Home' Greymouth Star : September 14th 2015 Contents Greymouth Star
Monday, September 14, 2015 - 5
PICTURE: Getty Images
Jeremy Corbyn waves to supporters after he was elected leader of Britain’s
Anti-austerity left-winger Jeremy
Corbyn’s emphatic win to become leader
of Britain’s opposition Labour Party
could divide the party’s MPs but boost
its grassroots power, commentators say.
The veteran socialist ’s victory with
59.5% of the vote also marks a break with
the legacy of controversial former prime
minister Tony Blair and his centrist New
Labour movement of the 1990s.
“Death of New Labour,” read a front-
page headline in The Sunday Telegraph
“Labour isn’t dead, Blairism is. Jeremy
Corbyn finally killed it,” the pro-
Conser vative weekly said, adding that
Corbyn had defeated “boring Blairites”.
“Red and Buried” crowed a headline
in the right-wing Mail on Sunday but
the socialist Morning Star daily hailed
the result saying: “Jeremy Storms to
The paper noted that Corbyn had
achieved a better result than Blair, who
won the Labour leadership in 1994 with
Guardian columnist Rafael Behr said
Blairism was “buried beneath the rubble
and a different structural and cultural
divide has been revealed”.
“It is between established Labour . . .
and insurgent Labour, a complex hybrid
of organised coup by dogged old warriors
of the left and spontaneous, organic
uprising by idealistic new recruits. ”
In a sign of the change of style, Corbyn
asked supporters to send in questions
to ask David Cameron at Wednesday ’s
weekly prime minister’s question session
Senior Labour figures including former
leader Ed Miliband have called for party
unity after a result that was hailed by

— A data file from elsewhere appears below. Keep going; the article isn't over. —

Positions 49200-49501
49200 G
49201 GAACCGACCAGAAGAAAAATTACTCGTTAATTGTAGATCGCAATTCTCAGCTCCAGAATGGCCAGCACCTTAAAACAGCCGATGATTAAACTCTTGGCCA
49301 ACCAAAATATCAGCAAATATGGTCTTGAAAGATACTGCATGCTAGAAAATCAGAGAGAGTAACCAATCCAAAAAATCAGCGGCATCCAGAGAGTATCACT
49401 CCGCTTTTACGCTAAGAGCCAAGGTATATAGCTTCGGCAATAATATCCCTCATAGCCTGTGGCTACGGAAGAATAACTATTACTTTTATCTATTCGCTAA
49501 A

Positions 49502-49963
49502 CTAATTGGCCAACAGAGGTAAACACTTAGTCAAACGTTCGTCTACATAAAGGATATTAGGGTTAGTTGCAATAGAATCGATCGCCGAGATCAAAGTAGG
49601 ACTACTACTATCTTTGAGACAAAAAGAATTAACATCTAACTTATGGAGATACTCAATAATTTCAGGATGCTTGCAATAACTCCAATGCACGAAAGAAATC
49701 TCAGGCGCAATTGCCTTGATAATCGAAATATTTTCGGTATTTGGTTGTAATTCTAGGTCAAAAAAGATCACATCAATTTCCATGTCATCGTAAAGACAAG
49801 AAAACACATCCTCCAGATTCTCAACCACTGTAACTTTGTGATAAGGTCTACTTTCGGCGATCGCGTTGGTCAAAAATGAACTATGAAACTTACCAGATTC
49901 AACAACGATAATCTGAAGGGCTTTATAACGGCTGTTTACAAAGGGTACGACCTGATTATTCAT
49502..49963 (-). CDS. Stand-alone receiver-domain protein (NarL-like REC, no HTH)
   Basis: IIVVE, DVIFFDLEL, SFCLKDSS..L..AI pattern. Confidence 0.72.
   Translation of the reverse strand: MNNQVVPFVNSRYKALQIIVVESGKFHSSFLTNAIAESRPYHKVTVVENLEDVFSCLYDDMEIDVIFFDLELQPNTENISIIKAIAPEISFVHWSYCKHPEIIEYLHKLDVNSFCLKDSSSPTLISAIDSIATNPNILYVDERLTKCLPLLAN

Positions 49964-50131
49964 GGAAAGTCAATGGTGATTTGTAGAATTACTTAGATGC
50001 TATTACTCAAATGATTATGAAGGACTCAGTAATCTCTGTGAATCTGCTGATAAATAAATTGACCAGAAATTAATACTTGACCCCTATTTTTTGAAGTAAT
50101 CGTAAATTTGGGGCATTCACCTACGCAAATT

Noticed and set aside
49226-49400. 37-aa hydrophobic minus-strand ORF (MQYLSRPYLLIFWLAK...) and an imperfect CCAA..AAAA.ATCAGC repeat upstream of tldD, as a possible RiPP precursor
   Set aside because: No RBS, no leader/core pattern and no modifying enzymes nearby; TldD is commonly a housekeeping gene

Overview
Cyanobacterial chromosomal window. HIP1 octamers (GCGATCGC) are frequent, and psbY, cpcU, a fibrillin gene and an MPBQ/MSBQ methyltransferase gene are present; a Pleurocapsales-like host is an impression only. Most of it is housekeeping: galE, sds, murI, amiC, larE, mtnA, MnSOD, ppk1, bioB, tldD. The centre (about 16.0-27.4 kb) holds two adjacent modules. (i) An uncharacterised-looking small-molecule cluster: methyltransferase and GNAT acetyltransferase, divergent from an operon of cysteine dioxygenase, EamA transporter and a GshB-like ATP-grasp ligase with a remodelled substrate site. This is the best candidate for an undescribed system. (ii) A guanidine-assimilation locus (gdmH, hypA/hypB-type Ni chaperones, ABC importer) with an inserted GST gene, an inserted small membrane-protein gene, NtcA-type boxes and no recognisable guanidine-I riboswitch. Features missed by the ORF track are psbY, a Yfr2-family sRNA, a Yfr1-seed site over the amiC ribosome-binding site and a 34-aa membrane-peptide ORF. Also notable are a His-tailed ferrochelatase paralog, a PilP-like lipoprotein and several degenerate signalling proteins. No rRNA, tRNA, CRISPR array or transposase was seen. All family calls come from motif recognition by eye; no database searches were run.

Syriza in Greece and Podemos in Spain.
Corbyn swiftly started work on putting
together a shadow cabinet, with several
senior Labour figures ruling themselves
out of ser ving under him.
Labour’s new deputy leader, Tom
Watson, told BBC television there
was “zero chance” of a successful coup
against the new chief, saying moderates
had to respect Corbyn’s “ huge mandate”.
“He wants to build a broad-based party,
he wants a front bench that represents
all the talents and all the views,” Watson,
whose role involves overseeing party
He said he hoped to persuade Corbyn
of the merits of Britain staying within
Nato and not going down the path of
unilateral nuclear disarmament.
In his victory speech on Saturday,
Corbyn welcomed the thousands of new
supporters that his campaign has drawn
in and reached out to “disillusioned”
former Labour members who had
returned to the party.
But there were many stony faces at
Saturday ’s Labour Party conference
where the result was announced.
David Blunkett, a former minister
under Blair, complained he had been
heckled after the event by someone who
told him: “Corbyn in, Blairites out!”.
Corbyn was a dissenter against New
Labour and a co-founder of the Stop
the War movement which organised
Britain’s biggest march in history against
Blair’s drive to take part in the 2003